In 2012, when 15-year old Jack Andraka’s uncle died of pancreatic cancer, he decided to look into it. He found that the current test for pancreatic cancer was over 60 years old, cost over $800, and wasn’t very reliable.
For this reason over 85% of pancreatic cancer cases were detected too late, when the chances of survival were only 2%.
As a bright and inspired young mind, Jack was able to devise a far better testing procedure, which he took to the researchers at Johns Hopkins University.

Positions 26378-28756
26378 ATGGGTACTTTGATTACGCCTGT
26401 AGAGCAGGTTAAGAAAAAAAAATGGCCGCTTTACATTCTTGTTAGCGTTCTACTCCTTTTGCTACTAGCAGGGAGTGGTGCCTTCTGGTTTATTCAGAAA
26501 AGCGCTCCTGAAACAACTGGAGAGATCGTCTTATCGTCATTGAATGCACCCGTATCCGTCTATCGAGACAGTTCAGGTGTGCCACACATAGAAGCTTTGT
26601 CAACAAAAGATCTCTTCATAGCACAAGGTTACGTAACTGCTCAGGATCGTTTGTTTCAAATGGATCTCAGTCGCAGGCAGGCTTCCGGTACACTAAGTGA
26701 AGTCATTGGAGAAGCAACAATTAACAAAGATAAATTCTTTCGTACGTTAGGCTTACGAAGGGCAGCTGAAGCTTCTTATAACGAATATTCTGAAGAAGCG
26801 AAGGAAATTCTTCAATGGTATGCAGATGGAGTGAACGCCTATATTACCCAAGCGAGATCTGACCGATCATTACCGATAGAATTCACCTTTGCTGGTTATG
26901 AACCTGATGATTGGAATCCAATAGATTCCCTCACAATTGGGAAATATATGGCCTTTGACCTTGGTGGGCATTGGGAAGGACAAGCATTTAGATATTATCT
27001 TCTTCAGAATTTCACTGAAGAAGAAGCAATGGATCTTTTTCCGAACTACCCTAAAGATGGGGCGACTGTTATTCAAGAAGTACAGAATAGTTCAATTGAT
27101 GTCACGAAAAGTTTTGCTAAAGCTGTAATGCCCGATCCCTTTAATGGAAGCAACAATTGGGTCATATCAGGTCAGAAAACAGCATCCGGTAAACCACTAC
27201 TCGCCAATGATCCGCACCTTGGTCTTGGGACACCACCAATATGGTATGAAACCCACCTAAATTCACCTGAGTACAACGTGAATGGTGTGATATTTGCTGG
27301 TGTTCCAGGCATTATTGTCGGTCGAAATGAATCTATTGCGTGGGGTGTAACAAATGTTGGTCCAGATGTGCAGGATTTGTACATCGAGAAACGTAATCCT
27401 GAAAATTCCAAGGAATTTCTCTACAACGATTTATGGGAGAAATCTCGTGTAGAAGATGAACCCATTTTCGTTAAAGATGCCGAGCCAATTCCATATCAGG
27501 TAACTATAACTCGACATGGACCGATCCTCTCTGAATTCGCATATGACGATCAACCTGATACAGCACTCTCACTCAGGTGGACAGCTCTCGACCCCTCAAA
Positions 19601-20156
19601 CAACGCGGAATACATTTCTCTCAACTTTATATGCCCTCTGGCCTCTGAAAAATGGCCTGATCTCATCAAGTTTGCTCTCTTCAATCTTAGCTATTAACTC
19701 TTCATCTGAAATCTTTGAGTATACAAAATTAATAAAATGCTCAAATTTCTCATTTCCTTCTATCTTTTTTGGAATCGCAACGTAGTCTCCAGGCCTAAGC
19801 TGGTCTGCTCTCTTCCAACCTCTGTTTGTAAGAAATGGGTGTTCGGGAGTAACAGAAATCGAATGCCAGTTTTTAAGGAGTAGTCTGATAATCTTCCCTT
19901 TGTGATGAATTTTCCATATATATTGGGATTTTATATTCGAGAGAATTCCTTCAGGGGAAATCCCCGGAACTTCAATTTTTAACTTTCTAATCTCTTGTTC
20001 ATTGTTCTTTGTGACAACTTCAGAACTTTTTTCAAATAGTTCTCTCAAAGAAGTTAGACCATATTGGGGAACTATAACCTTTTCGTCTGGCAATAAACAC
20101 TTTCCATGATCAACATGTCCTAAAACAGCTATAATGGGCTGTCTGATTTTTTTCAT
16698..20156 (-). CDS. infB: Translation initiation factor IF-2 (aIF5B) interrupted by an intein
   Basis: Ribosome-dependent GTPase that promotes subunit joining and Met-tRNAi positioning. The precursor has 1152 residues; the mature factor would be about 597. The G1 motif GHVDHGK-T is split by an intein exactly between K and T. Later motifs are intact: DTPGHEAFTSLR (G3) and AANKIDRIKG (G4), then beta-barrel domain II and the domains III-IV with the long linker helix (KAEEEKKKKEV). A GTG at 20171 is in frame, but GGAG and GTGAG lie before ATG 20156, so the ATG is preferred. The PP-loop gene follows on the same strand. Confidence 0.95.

The result is a new dipstick-type diagnostic test that uses a paper sensor, similar to that of the diabetic test strip. This strip tests for cancer biomarkers in blood or urine, is over 90% accurate and only costs 3 cents per test.